Neither does a RFID tag.
Neither does a RFID tag.
But who teaches the AI the meaning of the commentaries?
Yea you are right, that sounds like a plausible way to do it.
A notification will still show up, but the app will probably have time to launch it's malicious payload using a broadcast receiver or such before the user has a chance to do anything about it.
It is also notable in that it is a single clean exploit that does not require multiple chained vulnerabilities to work, the researchers say.
I have a hard time believing that. On Android V8 and the rest of the layout engine run in a restricted sandbox service that has no permissions to install apps.
In addition to exploiting V8 they must be using a separate privilege escalation in the Android userspace or Linux kernel to install the APK, especially if there is no interaction needed like accepting the standard install dialog.
I'm sure curious to hear the real story when Google releases a fix.
More blipverts for the people!
As I explained, 64-bit apps use more RAM, running 32-bit and 64-bit apps together uses more RAM.
If they had stayed with a 32-bit CPU then yes, 2 GB RAM would still be adequate.
To make a car analogy, they put in a bigger engine but didn't upgrade the suspension or brakes. The result is actually a worse car than the previous model because now it's a road hazard.
Okay things: similar screen, same amount of RAM
Putting 2 GB of RAM in a 64-bit device is not OK. They did that in the Nexus 9 and it ran like a dog, an app in the background was a dead app.
The reason is twofold, 64-bit apps use more RAM due to larger pointers (a must) and often larger integers (out of convenience).
The second is that the device needs a second set of 32-bit user space libraries for backwards compatibility. When 64-bit and 32-bit apps run at once both sets of libs need to be loaded in RAM.
Negative things: no OIS (as above), no wireless charging (a deal breaker, for many).
I never used the wireless charging on my Nexus 4, connecting a USB cable is easy, why would i need it?
For my Nexus 5 I finally got a Qi charger out of curiosity and was blown away by the convenience. Just putting the phone down on the nightstand without having to fiddle with a cable was better than I could ever imagine.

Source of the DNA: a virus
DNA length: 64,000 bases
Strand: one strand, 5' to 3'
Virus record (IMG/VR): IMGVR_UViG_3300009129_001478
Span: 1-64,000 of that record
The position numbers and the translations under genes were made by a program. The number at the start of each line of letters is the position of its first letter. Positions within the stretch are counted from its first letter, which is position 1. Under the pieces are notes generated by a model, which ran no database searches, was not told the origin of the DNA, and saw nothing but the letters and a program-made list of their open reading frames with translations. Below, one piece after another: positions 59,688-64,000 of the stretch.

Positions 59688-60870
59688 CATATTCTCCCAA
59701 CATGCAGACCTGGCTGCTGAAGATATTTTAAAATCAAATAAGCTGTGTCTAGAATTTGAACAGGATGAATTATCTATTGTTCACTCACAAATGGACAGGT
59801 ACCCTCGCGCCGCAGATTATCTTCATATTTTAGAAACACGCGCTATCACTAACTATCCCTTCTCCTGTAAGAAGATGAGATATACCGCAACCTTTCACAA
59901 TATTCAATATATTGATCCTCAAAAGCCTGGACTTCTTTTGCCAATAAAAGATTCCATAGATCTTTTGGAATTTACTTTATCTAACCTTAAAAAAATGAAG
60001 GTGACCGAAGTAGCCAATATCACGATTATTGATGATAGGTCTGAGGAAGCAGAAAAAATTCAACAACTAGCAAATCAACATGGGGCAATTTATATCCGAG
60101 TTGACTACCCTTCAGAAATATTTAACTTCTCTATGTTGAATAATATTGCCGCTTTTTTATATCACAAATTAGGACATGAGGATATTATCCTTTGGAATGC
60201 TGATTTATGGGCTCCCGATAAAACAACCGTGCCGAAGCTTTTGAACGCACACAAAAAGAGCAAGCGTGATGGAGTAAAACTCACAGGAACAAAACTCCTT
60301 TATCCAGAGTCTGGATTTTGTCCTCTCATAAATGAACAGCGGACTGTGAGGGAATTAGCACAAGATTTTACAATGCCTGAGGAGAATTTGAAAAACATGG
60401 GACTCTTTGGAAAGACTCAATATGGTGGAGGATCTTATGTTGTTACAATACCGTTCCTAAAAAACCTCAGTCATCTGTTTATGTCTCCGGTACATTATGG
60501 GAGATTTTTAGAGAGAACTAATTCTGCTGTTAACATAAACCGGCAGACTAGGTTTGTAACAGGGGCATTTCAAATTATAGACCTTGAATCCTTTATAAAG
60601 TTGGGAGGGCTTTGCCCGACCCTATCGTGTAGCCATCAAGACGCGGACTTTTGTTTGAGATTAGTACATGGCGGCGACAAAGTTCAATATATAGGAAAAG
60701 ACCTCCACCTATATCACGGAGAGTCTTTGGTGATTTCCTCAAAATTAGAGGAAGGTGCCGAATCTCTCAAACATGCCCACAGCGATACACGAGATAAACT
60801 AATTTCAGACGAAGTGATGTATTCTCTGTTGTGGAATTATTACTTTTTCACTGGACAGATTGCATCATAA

Nowadays I have wireless chargers everywhere.I slap myself when I think back on the fact that I could have had it already on the N4.
Sadly, the lack of RAM and wireless charging are show-stoppers for me. I was really looking forward to upgrading my Nexus 5, it's an awesome phone and I was hoping for even more awesomeness from Google.
But it should be pointed out that EU membership did not require Greece to join the monetary union (EMU).
E.g. Sweden stayed out on purpose, and some eastern EU countries had to rocky economies to join in the first place, they are all getting the best of both worlds right now.
Yes, the producers will pay you to use (more) electricity, happens when the cost of stopping and restarting a power-plant is high and demand is low.
A video says more than 1000 words.
The problem is figuring out how to craft a law demanding that. What does it mean to be "relevant" to a bill's stated purpose? For that matter, how does one define the "stated purpose" of a bill?
The obvious answer is, whoever wrote and introduced the bill gets to decide which amendments are relevant.
If a bad bill is introduced and the submitter stonewalls any amendments to improve it then it'll just get voted down.
It is easy to show that adding a term like phi^4 to the energy density, the latter reaches its minimum for a field phi != 0.
And suddenly vacuum isn't empty any more. Why is that? What is the motivation for adding that phi^4 term out of nowhere?